Socioeconomic status (SES) can greatly impact individuals’ college experience (e.g., Astin, 1993; Roksa & Velex, 2010). However, extant research has emphasized the effect of individual-level SES measures and unintentionally obfuscated the role that school-level SES may play in students’ academic outcomes. The present study was designed to determine the predictive power that participants’ individual SES (income) and contextual SES (percentage of student body in poverty) has for students’ course self-efficacy and engagement behaviors. Participants (N = 230) from five private Midwestern colleges reported their individual SES (income), course self-efficacy, engagement behaviors, and sense of school belonging. Additional data representing the institution-specific representation of poverty at participants’ high schools and colleges was also obtained. At the individual level, students from families with higher incomes tended to have higher academic self-efficacy, and mediation analyses confirmed that school belonging fully mediated the relationship between participant income and course self-efficacy. At the contextual level, students from higher income backgrounds who attended colleges with a higher percentage of students in poverty than at their high school tended to report fewer engagement behaviors. Among students from families with lower incomes, however, experiencing changes in contextual representation of poverty were not associated with engagement behaviors. Overall, these results underscore the importance of examining socioeconomic status as an inherently contextual variable.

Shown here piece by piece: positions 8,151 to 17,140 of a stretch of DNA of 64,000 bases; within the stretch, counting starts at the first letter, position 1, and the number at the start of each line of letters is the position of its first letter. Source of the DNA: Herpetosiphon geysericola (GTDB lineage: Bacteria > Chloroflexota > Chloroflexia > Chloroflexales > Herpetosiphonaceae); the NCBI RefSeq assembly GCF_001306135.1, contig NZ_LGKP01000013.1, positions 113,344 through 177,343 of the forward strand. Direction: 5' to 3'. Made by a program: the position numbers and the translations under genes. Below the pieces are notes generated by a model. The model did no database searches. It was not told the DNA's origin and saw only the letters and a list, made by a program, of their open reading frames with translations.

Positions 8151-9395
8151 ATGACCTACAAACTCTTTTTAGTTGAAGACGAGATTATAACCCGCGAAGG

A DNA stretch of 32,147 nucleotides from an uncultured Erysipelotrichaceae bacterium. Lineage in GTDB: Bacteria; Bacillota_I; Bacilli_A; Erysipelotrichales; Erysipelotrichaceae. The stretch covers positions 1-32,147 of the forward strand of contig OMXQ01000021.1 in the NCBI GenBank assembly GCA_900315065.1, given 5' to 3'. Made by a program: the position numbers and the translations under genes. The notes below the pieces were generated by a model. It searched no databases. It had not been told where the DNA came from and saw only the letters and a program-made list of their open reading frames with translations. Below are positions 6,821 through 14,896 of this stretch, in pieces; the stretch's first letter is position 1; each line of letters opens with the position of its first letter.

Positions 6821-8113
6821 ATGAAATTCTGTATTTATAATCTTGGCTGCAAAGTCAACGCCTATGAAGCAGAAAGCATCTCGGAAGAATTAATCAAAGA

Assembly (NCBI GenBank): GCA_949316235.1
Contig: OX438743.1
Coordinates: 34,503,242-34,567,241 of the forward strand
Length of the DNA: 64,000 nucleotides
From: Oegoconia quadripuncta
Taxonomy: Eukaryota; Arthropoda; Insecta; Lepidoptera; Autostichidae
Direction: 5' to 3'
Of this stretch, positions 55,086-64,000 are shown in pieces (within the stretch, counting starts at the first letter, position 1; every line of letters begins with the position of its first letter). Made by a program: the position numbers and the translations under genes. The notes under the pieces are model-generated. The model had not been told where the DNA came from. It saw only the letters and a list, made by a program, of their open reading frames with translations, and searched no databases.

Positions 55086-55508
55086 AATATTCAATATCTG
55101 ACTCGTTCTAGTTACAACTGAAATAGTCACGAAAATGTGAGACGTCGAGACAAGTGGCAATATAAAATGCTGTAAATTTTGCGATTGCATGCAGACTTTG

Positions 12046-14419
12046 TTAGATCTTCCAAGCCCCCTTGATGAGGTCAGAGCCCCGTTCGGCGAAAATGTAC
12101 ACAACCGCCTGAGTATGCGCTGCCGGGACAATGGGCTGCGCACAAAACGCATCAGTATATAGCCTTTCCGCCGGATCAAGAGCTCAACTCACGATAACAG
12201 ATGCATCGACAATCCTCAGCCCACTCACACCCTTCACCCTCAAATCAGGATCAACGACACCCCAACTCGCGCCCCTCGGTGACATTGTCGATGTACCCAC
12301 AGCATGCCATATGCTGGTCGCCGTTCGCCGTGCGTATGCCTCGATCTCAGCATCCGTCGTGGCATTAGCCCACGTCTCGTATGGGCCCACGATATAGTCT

Roebuck, Emily, "Class and the Classroom: The Role of Individual- and School-level Socioeconomic Factors in Predicting Academic Outcomes" (2017). Psychology Honors Projects. 41.
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